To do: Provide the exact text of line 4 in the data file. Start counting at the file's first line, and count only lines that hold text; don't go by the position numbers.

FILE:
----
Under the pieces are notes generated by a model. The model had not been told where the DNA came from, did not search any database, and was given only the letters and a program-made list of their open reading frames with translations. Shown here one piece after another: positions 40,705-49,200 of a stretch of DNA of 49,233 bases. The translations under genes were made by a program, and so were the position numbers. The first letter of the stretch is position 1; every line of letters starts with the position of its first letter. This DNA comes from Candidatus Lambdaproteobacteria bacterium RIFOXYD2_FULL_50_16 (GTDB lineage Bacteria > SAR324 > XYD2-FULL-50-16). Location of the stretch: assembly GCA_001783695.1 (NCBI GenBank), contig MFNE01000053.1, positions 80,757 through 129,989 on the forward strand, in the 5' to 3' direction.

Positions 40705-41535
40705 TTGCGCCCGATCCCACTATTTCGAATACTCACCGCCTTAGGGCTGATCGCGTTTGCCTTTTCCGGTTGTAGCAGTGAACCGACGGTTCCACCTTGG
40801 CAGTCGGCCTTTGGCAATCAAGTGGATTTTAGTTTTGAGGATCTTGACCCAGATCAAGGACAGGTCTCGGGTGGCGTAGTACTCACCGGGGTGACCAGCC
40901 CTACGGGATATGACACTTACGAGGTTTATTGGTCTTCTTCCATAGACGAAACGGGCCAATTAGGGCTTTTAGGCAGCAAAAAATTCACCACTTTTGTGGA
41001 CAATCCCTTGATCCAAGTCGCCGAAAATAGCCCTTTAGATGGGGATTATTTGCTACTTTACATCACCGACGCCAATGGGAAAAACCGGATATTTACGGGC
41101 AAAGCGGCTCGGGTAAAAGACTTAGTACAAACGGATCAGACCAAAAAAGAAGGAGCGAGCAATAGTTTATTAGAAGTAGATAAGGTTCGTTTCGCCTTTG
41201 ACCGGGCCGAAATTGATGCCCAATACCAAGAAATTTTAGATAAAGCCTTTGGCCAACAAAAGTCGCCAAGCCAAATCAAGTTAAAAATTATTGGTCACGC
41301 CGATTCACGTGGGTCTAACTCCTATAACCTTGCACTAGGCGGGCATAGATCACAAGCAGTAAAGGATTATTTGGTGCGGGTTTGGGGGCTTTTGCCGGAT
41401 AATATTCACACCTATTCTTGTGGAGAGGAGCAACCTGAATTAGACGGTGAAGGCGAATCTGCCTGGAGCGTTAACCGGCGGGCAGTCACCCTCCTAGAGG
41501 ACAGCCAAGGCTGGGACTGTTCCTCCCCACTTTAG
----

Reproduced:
40801 CAGTCGGCCTTTGGCAATCAAGTGGATTTTAGTTTTGAGGATCTTGACCCAGATCAAGGACAGGTCTCGGGTGGCGTAGTACTCACCGGGGTGACCAGCC